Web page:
The main sights of Thessaloniki date from the Roman and Byzantine times, and include the Roman Arch of Galerius, the Monument of Rotonda, the Church of Saint Demetrius and the Medieval Castle. The symbol – and most important monument in Thessaloniki – is the White Tower, found at the famous Beach Promenade of the city. We present you a list of the city’s most significant monuments:

  • Castles

White Tower

The White Tower, standing along the beach promenade, is the symbol of Thessaloniki. Constructed in the 16th century by the Ottomans, it was used as a fortress, a prison, and a university workshop. Today it hosts a museum.

Heptapyrgion Castle

The Castle of Thessaloniki is also known as Yedi Kule or Heptapyrgion. This is a fortress from the Byzantine and the Ottoman era, standing just above the Old Town (Ano Poli). It has been used as the seat of the garrison commander until the late 19th century and as prison till 1989.

  • Ancient Sites

Arch of Galerius

Mostly known as Kamara, the Arch of Galerius was constructed in 305 AD to celebrate and commemorate the final victory of Roman general Galerius over the Persians. This victory is the main theme of the carved scenes on this arch, which was connected with the Palace of Galerius and the Rotonda. Today, Kamara is a popular passageway and meeting point in Thessaloniki.

Roman Market

The Roman Market, close to the city center, was in function for 8 entire centuries, from the foundation of the town in the 5th century BC till the early Byzantine times, in the 5th century AD. Remains of a theatre, a square, an arched street, a mint, and a marketplace have been unearthed, while excavations and restoration works are being continued today.

  • Monuments

Rotonda Monument

The Rotonda (or Rotunda) is an impressive circular building in the center of Thessaloniki. It was originally constructed by the Roman general Galerius around 300 AD and in the late 4th century AD, it was turned into a Christian church and was decorated with nice frescoes. When the town was conquered by the Ottomans, Rotonda was turned into a mosque. In the early 19th century it became a church again and then a sculpture museum.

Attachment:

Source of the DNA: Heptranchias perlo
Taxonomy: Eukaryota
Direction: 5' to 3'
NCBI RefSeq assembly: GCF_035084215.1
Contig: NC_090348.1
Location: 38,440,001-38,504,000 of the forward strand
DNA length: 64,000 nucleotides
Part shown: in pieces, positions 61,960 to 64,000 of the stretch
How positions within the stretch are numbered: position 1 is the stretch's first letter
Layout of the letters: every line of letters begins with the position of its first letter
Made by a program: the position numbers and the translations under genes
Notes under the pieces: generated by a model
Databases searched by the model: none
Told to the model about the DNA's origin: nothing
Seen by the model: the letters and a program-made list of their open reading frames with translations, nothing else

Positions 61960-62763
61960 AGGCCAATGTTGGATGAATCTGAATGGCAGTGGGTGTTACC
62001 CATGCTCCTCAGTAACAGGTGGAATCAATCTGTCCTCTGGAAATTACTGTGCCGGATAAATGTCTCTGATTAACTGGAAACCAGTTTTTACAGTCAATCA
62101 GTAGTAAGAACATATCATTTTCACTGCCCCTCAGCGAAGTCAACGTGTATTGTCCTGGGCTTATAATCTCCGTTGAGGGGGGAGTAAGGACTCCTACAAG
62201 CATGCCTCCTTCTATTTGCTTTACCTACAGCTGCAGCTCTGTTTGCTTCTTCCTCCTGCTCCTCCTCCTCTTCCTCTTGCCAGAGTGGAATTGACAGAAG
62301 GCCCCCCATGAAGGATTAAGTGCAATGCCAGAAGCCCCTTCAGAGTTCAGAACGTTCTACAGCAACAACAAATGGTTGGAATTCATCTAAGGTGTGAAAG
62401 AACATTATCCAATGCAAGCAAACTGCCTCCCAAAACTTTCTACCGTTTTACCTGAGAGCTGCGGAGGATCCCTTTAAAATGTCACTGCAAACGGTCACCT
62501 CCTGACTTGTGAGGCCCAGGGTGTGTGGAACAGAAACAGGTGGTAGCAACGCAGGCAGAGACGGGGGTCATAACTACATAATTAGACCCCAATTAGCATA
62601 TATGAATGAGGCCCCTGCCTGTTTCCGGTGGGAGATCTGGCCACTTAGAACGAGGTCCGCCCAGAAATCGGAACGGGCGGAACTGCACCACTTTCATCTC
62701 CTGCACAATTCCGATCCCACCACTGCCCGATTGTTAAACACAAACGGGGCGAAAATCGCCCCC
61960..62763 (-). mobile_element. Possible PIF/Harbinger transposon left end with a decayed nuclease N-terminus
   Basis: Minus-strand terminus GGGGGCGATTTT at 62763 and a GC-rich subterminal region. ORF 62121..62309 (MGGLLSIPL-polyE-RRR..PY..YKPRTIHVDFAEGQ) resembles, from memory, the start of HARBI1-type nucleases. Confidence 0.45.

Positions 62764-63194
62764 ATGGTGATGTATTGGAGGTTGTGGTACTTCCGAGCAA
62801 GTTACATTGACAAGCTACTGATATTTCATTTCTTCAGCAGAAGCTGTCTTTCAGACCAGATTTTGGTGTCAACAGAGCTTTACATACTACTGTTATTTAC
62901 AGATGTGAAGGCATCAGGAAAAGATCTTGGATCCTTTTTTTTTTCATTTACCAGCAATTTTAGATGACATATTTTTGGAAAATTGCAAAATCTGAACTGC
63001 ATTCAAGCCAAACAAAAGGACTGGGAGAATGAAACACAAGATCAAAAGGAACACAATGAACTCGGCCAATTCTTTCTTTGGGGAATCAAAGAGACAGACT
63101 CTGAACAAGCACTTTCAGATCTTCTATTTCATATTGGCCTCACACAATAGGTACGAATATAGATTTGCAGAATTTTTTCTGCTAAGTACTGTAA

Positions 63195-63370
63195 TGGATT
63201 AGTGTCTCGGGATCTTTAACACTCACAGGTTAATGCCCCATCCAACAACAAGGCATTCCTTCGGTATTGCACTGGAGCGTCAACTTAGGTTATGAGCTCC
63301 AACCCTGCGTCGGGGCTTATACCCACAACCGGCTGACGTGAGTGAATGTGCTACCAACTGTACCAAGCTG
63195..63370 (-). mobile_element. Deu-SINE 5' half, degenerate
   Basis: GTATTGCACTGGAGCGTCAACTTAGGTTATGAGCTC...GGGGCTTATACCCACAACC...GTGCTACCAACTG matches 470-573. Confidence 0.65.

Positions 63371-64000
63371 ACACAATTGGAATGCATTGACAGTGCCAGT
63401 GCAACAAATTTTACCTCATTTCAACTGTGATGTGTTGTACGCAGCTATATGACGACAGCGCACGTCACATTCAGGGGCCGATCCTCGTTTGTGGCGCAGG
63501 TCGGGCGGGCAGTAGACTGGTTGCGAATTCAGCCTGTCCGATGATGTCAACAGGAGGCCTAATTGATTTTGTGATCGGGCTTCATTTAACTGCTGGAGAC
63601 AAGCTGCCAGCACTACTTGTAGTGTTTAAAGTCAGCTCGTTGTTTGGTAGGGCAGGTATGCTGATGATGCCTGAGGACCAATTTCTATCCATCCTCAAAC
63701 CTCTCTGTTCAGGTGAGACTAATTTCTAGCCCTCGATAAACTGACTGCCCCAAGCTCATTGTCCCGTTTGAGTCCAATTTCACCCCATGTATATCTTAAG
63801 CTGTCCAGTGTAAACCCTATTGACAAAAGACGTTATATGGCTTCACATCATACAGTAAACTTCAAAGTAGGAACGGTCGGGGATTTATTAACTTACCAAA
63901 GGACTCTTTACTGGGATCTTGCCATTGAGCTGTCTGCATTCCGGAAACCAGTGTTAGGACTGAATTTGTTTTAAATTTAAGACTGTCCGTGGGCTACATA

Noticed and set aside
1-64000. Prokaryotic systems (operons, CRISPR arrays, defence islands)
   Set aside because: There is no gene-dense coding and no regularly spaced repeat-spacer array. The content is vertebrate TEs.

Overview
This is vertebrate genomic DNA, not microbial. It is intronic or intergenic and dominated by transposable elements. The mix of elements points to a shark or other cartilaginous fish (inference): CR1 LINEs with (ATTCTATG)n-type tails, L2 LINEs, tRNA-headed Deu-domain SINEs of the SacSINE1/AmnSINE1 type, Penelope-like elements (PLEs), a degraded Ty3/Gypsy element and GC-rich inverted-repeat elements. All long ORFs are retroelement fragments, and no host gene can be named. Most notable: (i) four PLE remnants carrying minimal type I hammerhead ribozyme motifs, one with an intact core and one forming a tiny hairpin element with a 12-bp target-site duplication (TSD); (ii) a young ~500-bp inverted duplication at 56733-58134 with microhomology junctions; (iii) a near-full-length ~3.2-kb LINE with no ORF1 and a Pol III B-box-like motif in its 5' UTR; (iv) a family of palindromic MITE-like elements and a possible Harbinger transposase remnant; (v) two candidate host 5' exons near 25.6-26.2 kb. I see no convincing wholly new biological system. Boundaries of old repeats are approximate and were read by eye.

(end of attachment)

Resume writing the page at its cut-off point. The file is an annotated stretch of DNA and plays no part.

Bey Hamam

Bey Hamam is an old Ottoman bathhouse located along Egnatia Street, next to the church of Panagia Halkeon. Its name means “the Baths of Paradise”. Originally built in 1444 by Sultan Murad II, this is among the most significant remains of the Ottoman occupation in Thessaloniki.

  • Churches

Church of Agios Dimitrios

The church of Agios Dimitrios(Saint Demetrius) is the most famous church in Thessaloniki. This is the patron saint of the town and its celebration on October 26th is a local holiday. This church dates back to the Byzantine Times and it was built on the exact location where Saint Demetrius martyred. In fact, the basement of the church is the place where the saint was tortured for his faith and died.

Church of Agia Sofia

Located in the city center, this is among the most important churches of Thessaloniki. It is not known where exactly the church of Saint Sofia was originally built. The most possible is that it was constructed after the Church of Saint Sofia in Constantinople, as they have many similarities in the architectural style. Some actually believe that the two churches were built by the same architect, Anthemios.

Church of Agios Nikolaos Orfanos

Located in Ano Poli, this small church is one of the oldest in Thessaloniki. It was built in the 14th century and contains valuable frescoes from the Byzantine times.

Church of Panagia Halkeon

On the southwest of the archaeological site of Roman Agora, there is the Byzantine church of Panagia Chalkeon. Its name means “Virgin Mary of Cooper Workers” in Greek, as there were cooper workshops living in the area.

Monastery of Vlatadon

Located in Ano Poli, this is the only monastery that works in the town of Thessaloniki. Constructed in the 14th century and dedicated to the Transfiguration of the Christ, only the katholicon (main church) survives today.

Church of the Holy Apostles

This beautiful 14th-century Byzantine church was designed on a cruciform ground plan, with five domes and elaborately patterned brickwork.

Church of Panagia Acheropoietos

This name of this church actually means the “Virgin Mary Not Made by Human Hands” in Greek. It is one of the most important paleo-Christian monuments in Thessaloniki and one of the oldest churches in Greece. The construction of the church started in the 5th century AD on the remains of a Roman bath. Along with its history, though, it has been reconstructed many times.

The Metropolitan Church of Saint Gregorios Palamas

This is the Metropolitan Church of Thessaloniki and it is dedicated to Saint Gregory Palamas, an Archbishop of the town who lived in the 13th century and who is considered as one of the most important saints of the Orthodox Church. The church has a red round dome and it is located in Agias Sofias square. It celebrates twice a year: on November 14th, the day of the saint’s death, and on the second Sunday of the Lent.

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